Green is the New Black: What Sustainable Brands Look Like in 2020

Olivia Fitzpatrick
October 19, 2020
Lasted Updated On

2020 has been a year of many important conversations and the environment is top of the list. Consumer priorities have shifted and supporting sustainable brands with ethical practices has become an easy, effective way to contribute to a better world. This year, 66% of Raconteur readers noted “more sustainable” and “environmentally-friendly” as the top traits they wanted brands to have. In a world of high market saturation and unlimited choices, it’s impossible to ignore what the consumer values. The smartest brands, in turn, have recognized this and implemented sustainable practices. Let’s take a look at how some of the best brands incorporate the environment into their overarching strategies and how they use different social media channels to spread their message.


In August of 2020, well-known UK department store, Selfridges, launched Project Earth, a sustainability initiative aiming to change the way consumers shop by 2025. The project is a commitment to using environmentally impactful materials throughout the business and to engage with partners, employees, and consumers to inspire a shift in mindset. Their initiatives extend beyond carrying sustainable brands in their stores. Selfridges launched a resell, rent, and repair service, and has begun hosting a series of in-store events focused on environmental topics.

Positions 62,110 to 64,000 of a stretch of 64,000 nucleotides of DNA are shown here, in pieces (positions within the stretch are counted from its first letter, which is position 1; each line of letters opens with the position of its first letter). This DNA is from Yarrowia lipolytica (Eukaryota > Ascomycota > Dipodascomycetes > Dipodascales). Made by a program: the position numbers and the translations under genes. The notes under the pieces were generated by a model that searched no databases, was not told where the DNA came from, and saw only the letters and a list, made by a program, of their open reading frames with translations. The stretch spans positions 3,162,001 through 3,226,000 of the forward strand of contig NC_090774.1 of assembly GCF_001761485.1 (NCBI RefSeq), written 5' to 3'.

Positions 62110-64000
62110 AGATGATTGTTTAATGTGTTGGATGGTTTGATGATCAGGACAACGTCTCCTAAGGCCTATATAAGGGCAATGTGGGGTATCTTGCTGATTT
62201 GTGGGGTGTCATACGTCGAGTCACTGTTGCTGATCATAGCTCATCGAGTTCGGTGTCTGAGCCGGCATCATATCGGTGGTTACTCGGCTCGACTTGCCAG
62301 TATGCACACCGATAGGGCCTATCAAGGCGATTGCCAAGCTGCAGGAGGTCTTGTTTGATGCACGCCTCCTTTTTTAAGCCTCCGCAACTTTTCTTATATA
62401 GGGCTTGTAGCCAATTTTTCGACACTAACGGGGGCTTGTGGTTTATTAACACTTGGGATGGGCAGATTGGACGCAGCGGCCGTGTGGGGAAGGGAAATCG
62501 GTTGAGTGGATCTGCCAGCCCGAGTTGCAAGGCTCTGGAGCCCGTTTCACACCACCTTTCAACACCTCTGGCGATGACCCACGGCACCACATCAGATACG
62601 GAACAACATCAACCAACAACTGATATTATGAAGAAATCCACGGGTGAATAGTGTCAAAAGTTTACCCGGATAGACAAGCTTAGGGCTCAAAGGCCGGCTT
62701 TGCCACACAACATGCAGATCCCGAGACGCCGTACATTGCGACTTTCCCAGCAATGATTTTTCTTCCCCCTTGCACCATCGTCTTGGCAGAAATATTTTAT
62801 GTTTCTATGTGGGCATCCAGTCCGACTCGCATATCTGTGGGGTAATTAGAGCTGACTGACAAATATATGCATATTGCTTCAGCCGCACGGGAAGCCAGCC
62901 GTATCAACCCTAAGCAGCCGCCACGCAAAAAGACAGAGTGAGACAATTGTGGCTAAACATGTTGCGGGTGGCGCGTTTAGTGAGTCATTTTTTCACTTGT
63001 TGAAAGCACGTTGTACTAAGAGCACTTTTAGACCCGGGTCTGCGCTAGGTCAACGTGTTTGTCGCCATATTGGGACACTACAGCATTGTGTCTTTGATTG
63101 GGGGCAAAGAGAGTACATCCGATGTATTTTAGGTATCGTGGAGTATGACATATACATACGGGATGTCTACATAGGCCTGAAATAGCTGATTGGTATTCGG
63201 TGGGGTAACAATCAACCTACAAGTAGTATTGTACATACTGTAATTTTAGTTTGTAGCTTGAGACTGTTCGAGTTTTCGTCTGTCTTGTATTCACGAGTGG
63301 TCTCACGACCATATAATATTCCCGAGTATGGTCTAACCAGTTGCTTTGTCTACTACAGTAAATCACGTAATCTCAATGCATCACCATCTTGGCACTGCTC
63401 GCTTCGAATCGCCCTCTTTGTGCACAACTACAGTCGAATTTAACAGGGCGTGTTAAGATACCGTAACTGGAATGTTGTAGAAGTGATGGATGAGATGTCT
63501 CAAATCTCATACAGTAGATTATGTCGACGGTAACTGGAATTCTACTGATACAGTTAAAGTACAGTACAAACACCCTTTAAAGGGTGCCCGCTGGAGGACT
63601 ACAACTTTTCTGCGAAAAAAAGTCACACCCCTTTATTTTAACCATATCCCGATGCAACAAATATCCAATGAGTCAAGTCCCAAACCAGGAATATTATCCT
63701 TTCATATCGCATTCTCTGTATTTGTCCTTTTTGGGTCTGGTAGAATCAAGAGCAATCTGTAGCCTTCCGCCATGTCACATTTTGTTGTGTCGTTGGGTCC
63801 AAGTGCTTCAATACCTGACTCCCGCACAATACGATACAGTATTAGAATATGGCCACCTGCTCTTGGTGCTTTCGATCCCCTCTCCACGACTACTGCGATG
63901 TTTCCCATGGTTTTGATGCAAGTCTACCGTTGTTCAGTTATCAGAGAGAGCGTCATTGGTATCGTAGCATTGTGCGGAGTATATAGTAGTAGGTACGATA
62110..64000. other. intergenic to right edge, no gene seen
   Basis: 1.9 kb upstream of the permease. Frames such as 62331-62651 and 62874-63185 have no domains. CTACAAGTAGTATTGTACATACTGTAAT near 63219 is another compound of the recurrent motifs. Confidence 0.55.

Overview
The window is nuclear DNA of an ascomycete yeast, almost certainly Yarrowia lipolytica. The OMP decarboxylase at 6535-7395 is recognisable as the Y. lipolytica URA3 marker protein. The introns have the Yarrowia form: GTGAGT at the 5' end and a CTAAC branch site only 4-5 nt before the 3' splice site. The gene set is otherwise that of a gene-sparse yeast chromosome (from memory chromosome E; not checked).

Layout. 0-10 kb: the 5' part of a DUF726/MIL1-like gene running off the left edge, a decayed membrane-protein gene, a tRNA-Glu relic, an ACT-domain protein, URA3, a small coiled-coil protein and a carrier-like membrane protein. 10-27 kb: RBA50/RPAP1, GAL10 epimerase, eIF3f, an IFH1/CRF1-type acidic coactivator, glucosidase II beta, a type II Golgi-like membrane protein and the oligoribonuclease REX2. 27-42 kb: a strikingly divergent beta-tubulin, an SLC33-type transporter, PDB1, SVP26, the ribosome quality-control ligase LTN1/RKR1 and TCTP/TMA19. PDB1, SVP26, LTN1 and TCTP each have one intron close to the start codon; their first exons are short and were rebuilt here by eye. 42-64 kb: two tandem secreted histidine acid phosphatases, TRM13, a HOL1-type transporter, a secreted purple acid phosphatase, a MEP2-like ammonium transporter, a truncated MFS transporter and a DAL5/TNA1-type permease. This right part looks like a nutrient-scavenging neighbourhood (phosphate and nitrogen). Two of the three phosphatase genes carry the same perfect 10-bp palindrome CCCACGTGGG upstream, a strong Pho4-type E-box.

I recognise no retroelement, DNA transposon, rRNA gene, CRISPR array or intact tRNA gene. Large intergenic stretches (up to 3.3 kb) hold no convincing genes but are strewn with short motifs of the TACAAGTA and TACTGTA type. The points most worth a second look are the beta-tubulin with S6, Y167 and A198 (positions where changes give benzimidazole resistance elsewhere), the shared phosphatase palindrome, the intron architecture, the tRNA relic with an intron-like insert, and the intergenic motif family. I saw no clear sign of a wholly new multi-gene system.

Since the launch, the brand has actively promoted all things sustainability on Instagram by championing products that will last a lifetime, posting IGTV videos of interviews with sustainability experts, and offering discounted incentives for consumers who use their beauty refill services.

Ben & Jerry’s UK (Unilever)

Ben & Jerry’s UK lobbied for the environment before it was a “cool” thing to do and now they are at the forefront of environmentally conscious brands. Not only do they make their voice heard through their social channels and some punny ice cream flavours (Save Our Swirled), but they practice what they preach in the manufacturing process as well. Ben & Jerry’s sources its dairy and egg products from ethical and fairtrade producers and uses responsible packaging for every product. In 2017, the company launched a non-dairy option of the beloved ice cream in effort to inspire global change for “the climate crisis you can’t ignore”.